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You are conflating legitimate and illegitimate debts.

The vast, vast majority of the Irish government debt is illegitimate, taken on in the process of bailing out insolvent German banks. The fact that legitimate Irish debt exists does not change the fact that the vast, vast majority of the Irish debt is not legitimate.

Unfortunately, what with sovereign debt being fungible, it is not necessarily possible or meaningful to annul the bonds that were used in the bailout. So you will have to annul an equivalent amount and let the bondholders who are least important to the Irish (and European) economy take the hit first. In the greater scheme of things, the result is almost the same. Yes, a Landesbank here or there is going to take an unfair hit, and an oligarch or two is going to keep a nest egg squirreled away in Lichtenstein. Take that up with DeutcheBank and the ECB, who pressured Ireland to honour the insane guarantee. If Ireland had defaulted on the guarantee instead of defaulting on its debt, the default would have been targeted much more narrowly at the guilty parties.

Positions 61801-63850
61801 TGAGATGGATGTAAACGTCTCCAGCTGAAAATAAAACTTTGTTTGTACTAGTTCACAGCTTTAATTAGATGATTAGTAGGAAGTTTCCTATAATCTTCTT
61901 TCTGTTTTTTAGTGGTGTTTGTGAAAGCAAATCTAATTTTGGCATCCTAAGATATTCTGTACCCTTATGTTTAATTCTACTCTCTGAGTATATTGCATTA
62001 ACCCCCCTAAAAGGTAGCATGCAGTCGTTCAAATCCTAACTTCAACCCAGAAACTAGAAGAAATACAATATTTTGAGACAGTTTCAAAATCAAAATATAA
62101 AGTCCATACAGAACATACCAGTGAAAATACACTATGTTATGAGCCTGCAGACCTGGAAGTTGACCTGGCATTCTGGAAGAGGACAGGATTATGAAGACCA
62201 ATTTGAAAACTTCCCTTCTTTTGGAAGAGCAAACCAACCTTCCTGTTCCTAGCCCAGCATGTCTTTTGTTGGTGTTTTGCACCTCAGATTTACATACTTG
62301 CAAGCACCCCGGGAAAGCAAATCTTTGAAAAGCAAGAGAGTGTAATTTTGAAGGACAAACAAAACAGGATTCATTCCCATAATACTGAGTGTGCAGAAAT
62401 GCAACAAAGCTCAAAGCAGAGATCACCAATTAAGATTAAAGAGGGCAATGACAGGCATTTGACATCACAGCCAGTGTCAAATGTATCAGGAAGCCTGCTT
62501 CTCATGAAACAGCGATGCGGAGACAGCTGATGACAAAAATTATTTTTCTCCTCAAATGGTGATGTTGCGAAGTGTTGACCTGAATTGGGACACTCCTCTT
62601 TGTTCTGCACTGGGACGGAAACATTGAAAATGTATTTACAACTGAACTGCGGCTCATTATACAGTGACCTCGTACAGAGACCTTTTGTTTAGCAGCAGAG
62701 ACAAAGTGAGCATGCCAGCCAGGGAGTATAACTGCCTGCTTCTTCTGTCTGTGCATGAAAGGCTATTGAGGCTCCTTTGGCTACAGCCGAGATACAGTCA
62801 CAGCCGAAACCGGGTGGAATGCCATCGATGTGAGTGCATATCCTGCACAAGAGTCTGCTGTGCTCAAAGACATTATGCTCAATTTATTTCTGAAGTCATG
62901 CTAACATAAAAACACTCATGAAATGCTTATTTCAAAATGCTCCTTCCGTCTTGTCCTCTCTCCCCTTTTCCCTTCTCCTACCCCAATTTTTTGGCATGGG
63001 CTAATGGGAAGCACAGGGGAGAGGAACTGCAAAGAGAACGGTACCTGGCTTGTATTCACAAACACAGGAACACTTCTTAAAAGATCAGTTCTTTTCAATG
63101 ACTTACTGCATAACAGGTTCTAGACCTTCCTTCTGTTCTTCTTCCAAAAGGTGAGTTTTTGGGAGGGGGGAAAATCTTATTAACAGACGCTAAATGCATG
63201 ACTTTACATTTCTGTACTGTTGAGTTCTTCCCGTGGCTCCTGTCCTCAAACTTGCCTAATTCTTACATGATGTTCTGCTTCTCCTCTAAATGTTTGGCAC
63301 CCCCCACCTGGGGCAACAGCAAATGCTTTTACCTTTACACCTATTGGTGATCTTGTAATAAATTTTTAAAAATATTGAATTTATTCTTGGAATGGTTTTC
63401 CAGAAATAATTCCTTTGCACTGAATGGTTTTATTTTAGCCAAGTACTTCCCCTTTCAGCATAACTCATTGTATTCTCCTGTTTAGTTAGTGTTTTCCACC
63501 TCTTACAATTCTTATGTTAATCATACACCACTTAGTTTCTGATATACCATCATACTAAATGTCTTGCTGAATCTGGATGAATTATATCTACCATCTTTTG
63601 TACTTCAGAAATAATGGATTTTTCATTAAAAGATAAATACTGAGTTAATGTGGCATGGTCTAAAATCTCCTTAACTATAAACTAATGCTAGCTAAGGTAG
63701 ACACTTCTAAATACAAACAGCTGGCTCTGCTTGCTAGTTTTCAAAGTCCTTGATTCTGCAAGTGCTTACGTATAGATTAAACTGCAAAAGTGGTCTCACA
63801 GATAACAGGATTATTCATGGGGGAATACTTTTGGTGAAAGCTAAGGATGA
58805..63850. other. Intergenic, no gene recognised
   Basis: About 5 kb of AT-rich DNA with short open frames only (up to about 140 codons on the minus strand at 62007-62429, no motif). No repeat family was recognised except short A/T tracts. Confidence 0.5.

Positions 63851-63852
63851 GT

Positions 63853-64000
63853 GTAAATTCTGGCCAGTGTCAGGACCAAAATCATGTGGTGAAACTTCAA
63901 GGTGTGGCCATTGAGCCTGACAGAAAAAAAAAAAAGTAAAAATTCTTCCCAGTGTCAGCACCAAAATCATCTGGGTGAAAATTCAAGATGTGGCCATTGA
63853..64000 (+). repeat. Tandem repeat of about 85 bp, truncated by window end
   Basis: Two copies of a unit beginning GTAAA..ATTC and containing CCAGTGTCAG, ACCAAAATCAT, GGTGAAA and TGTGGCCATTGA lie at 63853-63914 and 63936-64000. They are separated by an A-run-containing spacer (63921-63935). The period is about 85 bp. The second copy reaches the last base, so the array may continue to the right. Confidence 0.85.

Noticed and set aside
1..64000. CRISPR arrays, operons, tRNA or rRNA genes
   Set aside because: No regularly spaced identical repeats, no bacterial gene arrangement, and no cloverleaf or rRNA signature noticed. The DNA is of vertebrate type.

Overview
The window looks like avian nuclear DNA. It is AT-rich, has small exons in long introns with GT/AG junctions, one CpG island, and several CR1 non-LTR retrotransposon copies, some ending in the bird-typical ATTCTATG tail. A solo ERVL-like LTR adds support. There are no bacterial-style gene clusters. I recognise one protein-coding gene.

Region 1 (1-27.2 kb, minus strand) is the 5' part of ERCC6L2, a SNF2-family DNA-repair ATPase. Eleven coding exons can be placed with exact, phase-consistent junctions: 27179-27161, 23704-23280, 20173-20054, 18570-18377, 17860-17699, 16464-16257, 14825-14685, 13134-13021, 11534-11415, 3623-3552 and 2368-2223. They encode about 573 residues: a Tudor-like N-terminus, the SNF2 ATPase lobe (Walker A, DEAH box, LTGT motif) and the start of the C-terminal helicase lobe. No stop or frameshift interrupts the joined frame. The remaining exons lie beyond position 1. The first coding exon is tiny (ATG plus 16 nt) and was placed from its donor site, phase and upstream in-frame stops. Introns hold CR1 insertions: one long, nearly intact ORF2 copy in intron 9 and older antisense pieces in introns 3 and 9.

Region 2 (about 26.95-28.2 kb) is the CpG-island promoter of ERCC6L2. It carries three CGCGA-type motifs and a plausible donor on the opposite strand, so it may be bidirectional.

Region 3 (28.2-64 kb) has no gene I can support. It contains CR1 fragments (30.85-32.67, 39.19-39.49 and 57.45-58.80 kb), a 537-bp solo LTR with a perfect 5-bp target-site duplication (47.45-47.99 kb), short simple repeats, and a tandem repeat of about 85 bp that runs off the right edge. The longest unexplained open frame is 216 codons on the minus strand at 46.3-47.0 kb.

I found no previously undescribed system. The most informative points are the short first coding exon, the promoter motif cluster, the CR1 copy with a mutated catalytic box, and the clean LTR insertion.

But that was then and this is now.

- Jake

Friends come and go. Enemies accumulate.

by JakeS (JangoSierra 'at' gmail 'dot' com) on Sat Feb 5th, 2011 at 05:37:44 PM EST
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